If an owner or occupier of a lot keeps a cat, small dog or small caged bird on the lot then the owner or occupier must: carry the animal when it is on the common property.

This model by-law was repealed on 29 November 2016. The new model by-laws removed a prohibition on pets and also the requirement to carry animals across common property.

In light of the strata reforms, all strata schemes were required, by law, to review their by-laws by 30 November 2017.

An owners corporation can choose to adopt the new ‘keeping of animals’ model by-law or they can create their own by-law. This means that in NSW by-laws can vary widely.

It’s important to note that the new model by-laws do not apply to a strata scheme unless they are adopted by the owners corporation for the strata scheme or lodged with the strata plan.

Before getting too serious about buying your new strata property, you will need to carefully review the by-laws in relation to pets. You can request a copy from the strata manager or you will receive a copy as part of your strata inspection report.

  1. Did the strata scheme review or change the by-law since 30 November 2016?
  2. Does the strata scheme permit the keeping of dogs?
  3. If so, on what terms and conditions?

 
For example, does the by-law limit the size or weight of the dog? Some strata schemes still regulate dogs by reference to weight (e.g. under 10kgs)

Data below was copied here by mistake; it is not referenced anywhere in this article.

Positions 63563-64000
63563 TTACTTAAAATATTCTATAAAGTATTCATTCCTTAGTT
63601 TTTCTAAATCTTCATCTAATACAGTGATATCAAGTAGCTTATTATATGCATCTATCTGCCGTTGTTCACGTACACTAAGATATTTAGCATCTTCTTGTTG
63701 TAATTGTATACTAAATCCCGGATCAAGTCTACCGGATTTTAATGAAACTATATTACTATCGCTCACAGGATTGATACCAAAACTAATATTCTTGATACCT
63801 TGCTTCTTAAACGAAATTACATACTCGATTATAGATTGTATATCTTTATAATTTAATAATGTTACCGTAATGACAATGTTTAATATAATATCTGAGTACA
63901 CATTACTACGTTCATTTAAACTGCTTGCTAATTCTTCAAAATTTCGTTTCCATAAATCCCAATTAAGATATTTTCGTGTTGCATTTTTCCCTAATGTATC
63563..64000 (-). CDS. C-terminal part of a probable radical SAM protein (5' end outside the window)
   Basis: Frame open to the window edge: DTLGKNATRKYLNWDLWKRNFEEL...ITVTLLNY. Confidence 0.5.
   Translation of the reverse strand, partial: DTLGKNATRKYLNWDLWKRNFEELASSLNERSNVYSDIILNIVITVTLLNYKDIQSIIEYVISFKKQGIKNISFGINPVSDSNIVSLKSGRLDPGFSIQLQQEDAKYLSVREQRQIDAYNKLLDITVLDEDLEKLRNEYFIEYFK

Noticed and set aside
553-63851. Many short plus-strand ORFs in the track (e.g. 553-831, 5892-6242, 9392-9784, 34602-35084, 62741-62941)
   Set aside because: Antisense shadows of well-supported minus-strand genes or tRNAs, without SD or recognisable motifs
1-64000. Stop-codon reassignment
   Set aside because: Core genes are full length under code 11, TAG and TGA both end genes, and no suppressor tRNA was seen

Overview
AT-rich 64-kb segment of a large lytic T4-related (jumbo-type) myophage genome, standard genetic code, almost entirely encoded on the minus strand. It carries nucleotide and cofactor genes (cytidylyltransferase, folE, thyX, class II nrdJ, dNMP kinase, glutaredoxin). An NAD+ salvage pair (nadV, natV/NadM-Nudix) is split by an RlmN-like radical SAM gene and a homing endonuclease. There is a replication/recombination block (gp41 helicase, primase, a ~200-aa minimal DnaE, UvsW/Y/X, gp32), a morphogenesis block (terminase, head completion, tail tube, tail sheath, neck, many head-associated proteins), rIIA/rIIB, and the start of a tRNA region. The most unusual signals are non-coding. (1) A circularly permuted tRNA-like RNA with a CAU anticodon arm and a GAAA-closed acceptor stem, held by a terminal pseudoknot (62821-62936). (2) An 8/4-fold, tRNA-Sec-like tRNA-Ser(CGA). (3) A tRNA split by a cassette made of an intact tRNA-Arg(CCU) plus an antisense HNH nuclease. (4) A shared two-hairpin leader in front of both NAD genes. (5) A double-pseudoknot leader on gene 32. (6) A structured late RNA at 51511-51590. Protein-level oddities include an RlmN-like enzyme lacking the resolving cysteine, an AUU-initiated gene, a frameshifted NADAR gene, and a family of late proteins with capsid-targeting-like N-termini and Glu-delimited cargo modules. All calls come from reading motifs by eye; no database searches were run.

As per your message, you are performing the correct research but you have run across a number of strata schemes that are utilising the old model by-laws, which they are entitled to do. You’re half-way there but I appreciate your dilemma.

While most Australians are inherently reasonable and do not presume to regulate their neighbours’ private lives, one glaring exception can be strata living and strata pet ownership in particular.

As a former strata chairperson, I took the view that it wasn’t the strata committee’s role to judge or determine a pets suitability based on its size or weight. (In my view, a by-law requiring that pets be carried across common property was just ridiculous). A strata committee’s power must be wielded reasonably and only when objectively necessary.

Our committee were quite reasonable with pet requests. It could even be argued that Great Danes, despite being a very large breed, are considered to be very good apartment dogs. They are low-energy dogs with a gentle and affectionate temperament unlike some of the rotten apples you deal with in strata.

Strata communities must adapt to contemporary community standards. We have already seen the NSW Civil Administration Tribunal (NCAT) rule that a no-pets by-law was “harsh, unconscionable and oppressive” – and therefore invalid under strata law.

Unfortunately, there is no hard and fast rule regarding having a medium or large dog in Strata or the legality of having to carry an animal across common property.

Maybe it is time to test whether carrying your 30kg Staffy over common property is ‘harsh, unconscionable and oppressive and in breach of section 139 (1) of the Act.

Further reading:

Model By-Laws for Pets in Strata
Best Apartment Dogs
Having a Pet increases your lifespan